typical of early Christian or early Byzantine or late antique art, we can see that the sense of
perspective is quite skewed. If we look at the columns on
the farther end of the bridge, they’re taller and bigger then the columns that are nearer to us,
which is the opposite of linear perspective
or rational perspective. And that mixing up of space,
in a very intentional way, is typical of this time. And so we have these classical elements and these more realistic
elements, and they are at odds or there’s a tension with
the more Byzantine elements or medieval elements. – [Steven] Here’s a moment
where the physiciality of the figures, the sense
that we really can understand their bodies below the
cloth comes into play. These are two bodies that
are going at each other and although it may have
a spiritual aspect to it. Their physicality really comes into play. – [Nancy] And one of the
details of the story, is that the angel
touches Jacob’s hip joint and we see that happening. And it puts Jacob’s hip out
of joint and he hobbles away. And that’s a part of the
story, and so we can see that pinnacle moment happening. Although it’s unclear exactly
who was reading this book. What I can imagine is an
individual from a royal household sitting down to read,
perhaps in the evening and the silver letters would
be reflecting and shimmery, almost mystical candlelight. And as they’re reading,
they’re using the illustrations to contemplate and to bring this particular story to life.


3 thoughts on “Jacob wrestling the angel, Vienna Genesis

  1. Super! The piece reminds me of, later, cycle plays, which would tell stories from the bible on stages, in stages. So I see this piece as instructive for those creating those cycle plays. They would move their wagons throughout towns, and from town to town, stopping to perform some specific aspect of a bible story. Then they would move on and do the next segment in the story. So we might think of 'The Story of Jacob' as a story board for future theatre-makers. 

  2. Thanks smarthistory kahn academy, as always for your beautiful videos on art with meaningful insights & detail!

    It is interesting that you mention Latin in the one manuscript example, but not that it is ancient Greek for the primary silver & gold one. It reminds me that even though art history & criticism is so wonderful & enlightening, that to not include things like the meaning of "bridges"—-perhaps the past (as portrayed so much bigger!!!) is more important that the nearer (smaller portions of the "bridge" in the foreground ) is more meaningful when looking at the past, which is what the Latin "religio" refers and this is definitely a religious document …when compared to your comment about this as somehow "primitive" compared to the art to come in the Renaissance with its" proper", "realistic" perspective based on "reason" compared to this work (as well as the to-come translated & distributed classical works of antiquity in science, philosophy, that gives rise to all this Renaissance in Italy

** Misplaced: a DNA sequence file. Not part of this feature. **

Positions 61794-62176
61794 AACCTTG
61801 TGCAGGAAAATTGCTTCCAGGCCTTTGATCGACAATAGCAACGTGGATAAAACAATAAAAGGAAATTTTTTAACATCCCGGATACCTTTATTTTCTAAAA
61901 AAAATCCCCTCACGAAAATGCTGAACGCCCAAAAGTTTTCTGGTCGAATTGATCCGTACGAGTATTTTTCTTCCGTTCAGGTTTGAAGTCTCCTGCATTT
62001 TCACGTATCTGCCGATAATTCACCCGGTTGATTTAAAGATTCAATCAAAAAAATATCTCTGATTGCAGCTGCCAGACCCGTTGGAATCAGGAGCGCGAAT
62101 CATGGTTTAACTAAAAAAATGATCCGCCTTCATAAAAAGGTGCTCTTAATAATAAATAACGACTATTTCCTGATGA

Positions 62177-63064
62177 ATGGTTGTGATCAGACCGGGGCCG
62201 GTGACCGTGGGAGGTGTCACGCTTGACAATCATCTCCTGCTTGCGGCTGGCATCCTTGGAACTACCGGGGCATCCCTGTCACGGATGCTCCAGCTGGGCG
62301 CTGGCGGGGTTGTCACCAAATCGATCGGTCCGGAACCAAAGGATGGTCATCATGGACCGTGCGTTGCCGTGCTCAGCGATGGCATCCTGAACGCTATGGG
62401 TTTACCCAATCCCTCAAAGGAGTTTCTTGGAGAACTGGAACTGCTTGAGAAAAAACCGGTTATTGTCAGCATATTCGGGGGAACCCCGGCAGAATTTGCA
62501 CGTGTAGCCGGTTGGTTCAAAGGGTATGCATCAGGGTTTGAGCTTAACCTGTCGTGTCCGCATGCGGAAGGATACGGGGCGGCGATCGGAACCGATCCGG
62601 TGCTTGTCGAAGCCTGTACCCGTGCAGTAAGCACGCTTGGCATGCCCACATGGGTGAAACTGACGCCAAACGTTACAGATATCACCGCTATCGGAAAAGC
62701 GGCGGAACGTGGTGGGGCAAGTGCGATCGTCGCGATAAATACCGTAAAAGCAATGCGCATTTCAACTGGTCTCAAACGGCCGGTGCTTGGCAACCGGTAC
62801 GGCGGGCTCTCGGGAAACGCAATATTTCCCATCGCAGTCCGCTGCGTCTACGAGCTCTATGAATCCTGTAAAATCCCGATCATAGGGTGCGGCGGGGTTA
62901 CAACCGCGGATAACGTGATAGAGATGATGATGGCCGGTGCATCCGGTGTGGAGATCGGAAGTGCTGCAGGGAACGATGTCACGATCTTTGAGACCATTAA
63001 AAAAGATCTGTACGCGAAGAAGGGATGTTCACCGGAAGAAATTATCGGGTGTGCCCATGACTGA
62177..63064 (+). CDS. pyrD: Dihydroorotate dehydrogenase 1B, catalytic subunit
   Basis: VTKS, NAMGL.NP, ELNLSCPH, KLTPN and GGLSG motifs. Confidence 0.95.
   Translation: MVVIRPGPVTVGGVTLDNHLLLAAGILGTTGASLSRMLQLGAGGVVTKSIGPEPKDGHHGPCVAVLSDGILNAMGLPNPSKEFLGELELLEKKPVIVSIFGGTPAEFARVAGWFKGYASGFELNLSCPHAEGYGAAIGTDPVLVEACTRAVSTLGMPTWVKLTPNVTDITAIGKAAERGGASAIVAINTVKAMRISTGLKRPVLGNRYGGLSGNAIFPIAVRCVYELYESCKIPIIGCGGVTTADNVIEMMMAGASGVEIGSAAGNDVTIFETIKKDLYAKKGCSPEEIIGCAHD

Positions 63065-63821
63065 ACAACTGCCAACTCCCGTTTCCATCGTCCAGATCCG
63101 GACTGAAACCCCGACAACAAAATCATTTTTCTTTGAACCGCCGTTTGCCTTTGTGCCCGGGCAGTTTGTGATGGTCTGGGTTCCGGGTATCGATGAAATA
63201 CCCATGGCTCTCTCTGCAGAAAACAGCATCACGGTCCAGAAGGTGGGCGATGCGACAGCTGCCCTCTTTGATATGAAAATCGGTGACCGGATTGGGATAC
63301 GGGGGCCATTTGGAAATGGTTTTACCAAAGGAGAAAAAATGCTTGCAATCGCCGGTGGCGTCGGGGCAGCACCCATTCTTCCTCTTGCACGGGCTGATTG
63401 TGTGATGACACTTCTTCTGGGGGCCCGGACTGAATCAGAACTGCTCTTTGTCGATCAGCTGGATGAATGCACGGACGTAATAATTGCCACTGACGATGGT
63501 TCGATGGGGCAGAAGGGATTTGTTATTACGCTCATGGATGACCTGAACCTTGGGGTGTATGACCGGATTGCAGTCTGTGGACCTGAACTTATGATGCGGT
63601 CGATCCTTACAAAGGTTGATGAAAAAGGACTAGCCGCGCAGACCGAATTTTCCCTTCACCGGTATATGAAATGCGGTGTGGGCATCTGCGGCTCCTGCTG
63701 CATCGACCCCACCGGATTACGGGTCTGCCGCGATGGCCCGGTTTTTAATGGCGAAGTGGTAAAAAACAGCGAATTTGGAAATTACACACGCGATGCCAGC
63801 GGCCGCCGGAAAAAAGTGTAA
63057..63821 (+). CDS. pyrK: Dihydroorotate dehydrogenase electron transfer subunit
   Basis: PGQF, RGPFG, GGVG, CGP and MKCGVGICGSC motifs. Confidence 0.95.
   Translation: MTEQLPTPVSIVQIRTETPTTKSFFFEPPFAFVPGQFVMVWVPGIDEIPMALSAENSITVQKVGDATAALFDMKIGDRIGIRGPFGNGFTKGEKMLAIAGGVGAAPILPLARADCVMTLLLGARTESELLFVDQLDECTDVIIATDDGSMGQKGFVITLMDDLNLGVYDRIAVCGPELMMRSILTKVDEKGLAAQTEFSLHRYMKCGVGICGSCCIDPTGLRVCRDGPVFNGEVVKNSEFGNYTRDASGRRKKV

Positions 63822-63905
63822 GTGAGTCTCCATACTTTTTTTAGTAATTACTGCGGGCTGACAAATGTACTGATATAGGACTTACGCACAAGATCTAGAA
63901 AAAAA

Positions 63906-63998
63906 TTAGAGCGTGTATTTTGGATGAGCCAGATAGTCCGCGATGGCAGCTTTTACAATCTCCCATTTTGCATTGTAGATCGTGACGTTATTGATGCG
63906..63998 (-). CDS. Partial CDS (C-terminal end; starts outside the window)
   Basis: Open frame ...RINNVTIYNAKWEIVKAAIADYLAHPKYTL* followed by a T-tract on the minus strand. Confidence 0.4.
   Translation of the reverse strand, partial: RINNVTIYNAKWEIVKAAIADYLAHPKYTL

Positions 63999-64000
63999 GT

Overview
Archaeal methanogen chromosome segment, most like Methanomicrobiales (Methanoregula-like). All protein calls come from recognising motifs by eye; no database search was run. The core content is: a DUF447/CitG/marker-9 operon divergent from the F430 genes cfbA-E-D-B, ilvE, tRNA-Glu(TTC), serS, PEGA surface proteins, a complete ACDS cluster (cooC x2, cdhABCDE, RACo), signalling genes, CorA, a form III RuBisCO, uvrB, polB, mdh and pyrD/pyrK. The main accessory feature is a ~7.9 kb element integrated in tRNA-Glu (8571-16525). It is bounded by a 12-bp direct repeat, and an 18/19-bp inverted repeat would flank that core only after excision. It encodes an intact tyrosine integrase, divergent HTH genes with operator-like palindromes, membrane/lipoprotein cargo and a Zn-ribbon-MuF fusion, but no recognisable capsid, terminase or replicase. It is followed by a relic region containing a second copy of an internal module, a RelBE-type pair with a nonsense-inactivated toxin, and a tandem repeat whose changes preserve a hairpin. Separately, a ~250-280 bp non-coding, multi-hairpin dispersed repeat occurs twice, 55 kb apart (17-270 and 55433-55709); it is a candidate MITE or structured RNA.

to spread eventually across Europe, etcetcetc) -this realistic viewpoint is perhaps not the intention here! but rather some more mysterious thing at work, involving journeys, battles, & bridges to cross; in the same manner, there is no deeper examination of the story itself (a wrestling, all night match with god, whoa!!!!), all this stuff, context & meaning especially on a journey involving "bridges".

    If the Western religious tradition emphasizes the story of a man wrestling with god, perhaps that is the higher meaning that differs so greatly & in so many ways with Eastern traditions down to this very day! It is less likely that in Eastern religions of all shades, the point is never to wrestle at all most especially with god or his messenger; or with those who rule as prophets & kings, but instead, the choice is to fall to the ground, lower your eyes, stop breathing, & just "obey" without questioning, kind of thing. Perhaps Christianity's focus in the middle ages and in the eastern portion of the Roman empire focuses on this major difference, the individual man, the journey of such a heroic battle, the bridges of tradition & ancient wisdom that brings with it great rewards yet with punishments as well, is one worthy of great art & philosophical as well as historical perspectives in art criticism. 🙂